EXECUTIVE SUMMARY 5 The committeefinds that terrorism and the threat of terrorism will have psy- chological consequences for a major portion of the population, not merely a small minority. Research studies that have examined a range of terrorism events indi- cate that psychological reactions and psychiatric symptoms clearly develop in many individuals. To optimize the overall health and well-being of the popula- tion, and to improve the overall response to terrorism events, it is necessary that these potential consequences be addressed preventively as well as throughout the phases of an event. Recommendation 2-1: The Department of Health and Human Ser- vices (HHS), including the National Institutes of Health (NIH), the Substance Abuse and Mental Health Services Administration (SAMHSA), and the Centers for Disease Control and Prevention (CDC), should develop evidence-based techniques, training, and education in psychological first aid2 to address all hazards and all members of society during the pre-event, event, and immediate post-event phases of a terrorism event in order to limit the psycho- logical consequences of terrorism. Recommendation 2-2: HHS, including NIH, SAMHSA, and CDC, should develop public health surveillance for pre-event, event, and post-event factors relevant to addressing the psychological conse- quences of terrorism and should develop methods for applying the findings of this surveillance through appropriate interventions for groups of special interest. TERRORISM AND THE PUBLIC'S HEALTH The public's health is dependent on both psychological and physical well-being. The goal of the nation's public health system is to ensure the health of the population "through organized, interdisciplinary efforts that address the physical, mental and environmental health concerns of com- munities and populations at risk for disease and injury."3 The prevention and treatment of psychological consequences that result from terrorism events should be an integral part of public health efforts. Terrorism events and the threat of terrorism have affected and will continue to affect the population. Among the primary objectives of terror- 2 Psychological first aid (PFA) refers to a set of skills identified to limit distress and nega- tive health behaviors (e.g., smoking) that can increase fear, arousal, and subsequent health care utilization. PEA is described in detail in Chapter 4 of the full report. 3 Association of Schools of Public Health. What Is Public Health. [Online]. Available: www.asph.org/aa_section.cfm?section_id=3 [accessed February 6, 2003].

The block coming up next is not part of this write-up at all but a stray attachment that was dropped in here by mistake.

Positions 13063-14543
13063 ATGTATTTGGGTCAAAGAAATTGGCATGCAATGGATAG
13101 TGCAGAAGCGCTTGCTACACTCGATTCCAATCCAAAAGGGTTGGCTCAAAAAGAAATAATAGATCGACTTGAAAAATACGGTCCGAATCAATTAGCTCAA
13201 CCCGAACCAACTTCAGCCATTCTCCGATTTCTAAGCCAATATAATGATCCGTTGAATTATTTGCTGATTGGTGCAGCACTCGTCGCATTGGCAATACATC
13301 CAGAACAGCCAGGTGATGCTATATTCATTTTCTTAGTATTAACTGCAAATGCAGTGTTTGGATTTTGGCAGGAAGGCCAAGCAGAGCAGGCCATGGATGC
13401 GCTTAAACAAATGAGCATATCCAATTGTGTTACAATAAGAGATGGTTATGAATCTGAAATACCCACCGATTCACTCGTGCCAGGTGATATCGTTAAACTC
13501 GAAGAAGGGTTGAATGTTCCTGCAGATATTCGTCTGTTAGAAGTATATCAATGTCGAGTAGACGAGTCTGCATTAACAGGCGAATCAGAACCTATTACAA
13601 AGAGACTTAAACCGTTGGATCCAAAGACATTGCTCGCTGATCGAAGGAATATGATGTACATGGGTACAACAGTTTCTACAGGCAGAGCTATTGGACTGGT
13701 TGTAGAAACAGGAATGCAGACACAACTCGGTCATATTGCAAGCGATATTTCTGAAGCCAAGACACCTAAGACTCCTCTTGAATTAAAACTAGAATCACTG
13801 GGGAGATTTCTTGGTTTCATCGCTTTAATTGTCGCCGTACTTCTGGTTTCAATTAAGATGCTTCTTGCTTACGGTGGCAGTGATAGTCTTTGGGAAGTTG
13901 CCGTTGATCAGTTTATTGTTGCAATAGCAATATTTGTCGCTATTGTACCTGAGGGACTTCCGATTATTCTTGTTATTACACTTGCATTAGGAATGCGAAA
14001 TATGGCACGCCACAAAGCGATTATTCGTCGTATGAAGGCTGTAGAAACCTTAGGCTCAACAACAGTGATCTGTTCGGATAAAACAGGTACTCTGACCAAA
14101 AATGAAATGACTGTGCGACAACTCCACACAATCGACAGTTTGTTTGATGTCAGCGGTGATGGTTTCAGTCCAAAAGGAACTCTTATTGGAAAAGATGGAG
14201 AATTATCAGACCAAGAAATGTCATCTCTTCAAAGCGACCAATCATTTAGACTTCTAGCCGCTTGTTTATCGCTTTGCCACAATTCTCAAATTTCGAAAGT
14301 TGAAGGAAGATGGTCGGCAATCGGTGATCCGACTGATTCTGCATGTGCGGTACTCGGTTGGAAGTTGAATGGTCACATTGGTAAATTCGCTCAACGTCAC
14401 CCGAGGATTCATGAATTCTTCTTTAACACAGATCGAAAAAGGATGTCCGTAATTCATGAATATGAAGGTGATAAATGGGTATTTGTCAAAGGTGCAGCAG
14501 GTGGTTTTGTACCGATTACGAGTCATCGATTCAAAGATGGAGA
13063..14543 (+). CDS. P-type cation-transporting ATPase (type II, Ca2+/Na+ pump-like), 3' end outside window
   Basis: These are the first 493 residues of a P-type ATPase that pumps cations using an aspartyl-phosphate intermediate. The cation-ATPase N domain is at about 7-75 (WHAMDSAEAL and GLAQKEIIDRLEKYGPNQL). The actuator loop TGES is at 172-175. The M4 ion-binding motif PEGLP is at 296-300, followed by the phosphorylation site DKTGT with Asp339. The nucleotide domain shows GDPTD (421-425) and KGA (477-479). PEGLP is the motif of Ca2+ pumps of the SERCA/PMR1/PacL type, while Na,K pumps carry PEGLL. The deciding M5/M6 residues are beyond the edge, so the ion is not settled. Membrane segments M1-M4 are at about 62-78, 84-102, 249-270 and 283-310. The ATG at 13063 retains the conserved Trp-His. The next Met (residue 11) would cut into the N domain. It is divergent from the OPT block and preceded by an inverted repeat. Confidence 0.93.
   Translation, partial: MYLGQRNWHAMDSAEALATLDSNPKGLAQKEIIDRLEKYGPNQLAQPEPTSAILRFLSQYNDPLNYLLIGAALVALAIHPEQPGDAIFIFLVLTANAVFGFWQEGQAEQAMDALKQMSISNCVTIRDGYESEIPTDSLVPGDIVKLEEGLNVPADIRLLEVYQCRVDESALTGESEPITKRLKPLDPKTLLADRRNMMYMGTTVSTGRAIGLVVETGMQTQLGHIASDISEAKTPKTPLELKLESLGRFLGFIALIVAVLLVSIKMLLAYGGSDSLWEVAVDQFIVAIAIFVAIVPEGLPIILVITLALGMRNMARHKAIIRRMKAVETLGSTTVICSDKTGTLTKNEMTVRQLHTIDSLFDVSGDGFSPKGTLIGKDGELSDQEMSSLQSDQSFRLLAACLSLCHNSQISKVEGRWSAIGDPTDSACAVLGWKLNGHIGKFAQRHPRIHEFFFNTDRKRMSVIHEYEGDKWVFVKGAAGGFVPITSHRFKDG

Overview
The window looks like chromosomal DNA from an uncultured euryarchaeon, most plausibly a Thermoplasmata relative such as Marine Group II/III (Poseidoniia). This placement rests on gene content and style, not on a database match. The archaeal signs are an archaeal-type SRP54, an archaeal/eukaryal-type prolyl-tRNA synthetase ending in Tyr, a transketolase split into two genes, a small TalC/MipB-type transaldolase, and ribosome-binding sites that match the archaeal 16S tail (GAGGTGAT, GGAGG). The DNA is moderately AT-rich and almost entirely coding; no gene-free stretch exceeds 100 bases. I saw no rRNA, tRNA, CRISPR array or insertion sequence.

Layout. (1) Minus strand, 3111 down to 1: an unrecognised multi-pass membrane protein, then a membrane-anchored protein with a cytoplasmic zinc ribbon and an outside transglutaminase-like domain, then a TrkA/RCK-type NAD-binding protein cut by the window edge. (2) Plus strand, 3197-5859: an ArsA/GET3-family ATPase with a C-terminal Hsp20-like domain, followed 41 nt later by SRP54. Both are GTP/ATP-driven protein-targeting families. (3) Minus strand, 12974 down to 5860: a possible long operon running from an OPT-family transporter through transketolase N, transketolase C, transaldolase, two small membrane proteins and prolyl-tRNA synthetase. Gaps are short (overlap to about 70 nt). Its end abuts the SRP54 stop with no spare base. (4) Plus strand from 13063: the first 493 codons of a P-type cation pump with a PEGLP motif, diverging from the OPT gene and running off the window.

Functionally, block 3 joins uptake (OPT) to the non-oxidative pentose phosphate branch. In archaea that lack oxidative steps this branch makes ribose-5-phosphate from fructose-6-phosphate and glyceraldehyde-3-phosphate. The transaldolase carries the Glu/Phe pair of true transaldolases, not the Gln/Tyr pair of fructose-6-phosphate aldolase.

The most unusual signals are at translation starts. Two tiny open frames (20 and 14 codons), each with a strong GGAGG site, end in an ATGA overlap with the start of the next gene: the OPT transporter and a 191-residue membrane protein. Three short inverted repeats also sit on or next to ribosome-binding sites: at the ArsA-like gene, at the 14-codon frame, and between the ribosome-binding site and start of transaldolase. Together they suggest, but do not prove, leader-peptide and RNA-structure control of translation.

6 PREPARING FOR THE PSYCHOLOGICAL CONSEQUENCES OF TERRORISM ism are the psychological and physical injury of communities and popu- lations. Therefore, there is a critical need for a public health approach to the psychological consequences resulting from terrorism. In order to en- sure the public's health, efforts must be expanded beyond treatment for individuals who are most severely affected to comprehensive prevention and health promotion. The psychological health of the nation is critical to sustaining the nation's capabilities, values, and infrastructure. The committee takes a public health approach to the psychological consequences of terrorism that focuses on prevention and health promo- tion as well as treatment. It adapts an epidemiologic model of disease transmission, which has been applied to the understanding and preven- tion of physical injuries and is termed the Haddon Matrix. In this model, an agent introduces a disease or condition to a host. Environmental fac- tors will affect the opportunity for the agent and host to interact. A vector or vehicle may carry the agent to the host. Pre-event, event, and post- event phases in the process of sustaining an injury add an opportunity to understand the factors contributing to injury in each stage, which may lead to improved prevention and interventions. Adapting the Haddon Matrix to psychological injuries resulting from terrorism offers an opportunity to examine what is needed to respond comprehensively and systematically to the needs of the public. The Haddon Matrix was a landmark in injury prevention, and is widely used to help categorize what is known about prevention and control and to help set priorities in public health approaches to motor vehicle collisions and other major causes of morbidity and mortality. In conceptualizing this model for psychological consequences, the committee views the terrorist's violent act or threat and the resulting fear and dread of future attacks as the agent affecting the population (Table ES-1. The host is re- defined as the affected individuals and populations or those persons who are the targets of the terrorist act. At the level of the vector, or vehicle, the terrorist and his or her act are fused and become the terrorist and injurious TABLE ES-1 Application of the Public Health Model to Understand and Organize Factors Involved in the Psychological Consequences of ~ ~ . . . errors Epidemiologic Terms Psychological Terms Agent Violent act or threat Host Affected individuals and populations Vector or vehicle Terrorist and injurious agent, the way terror is propagated Environment Physical and social environment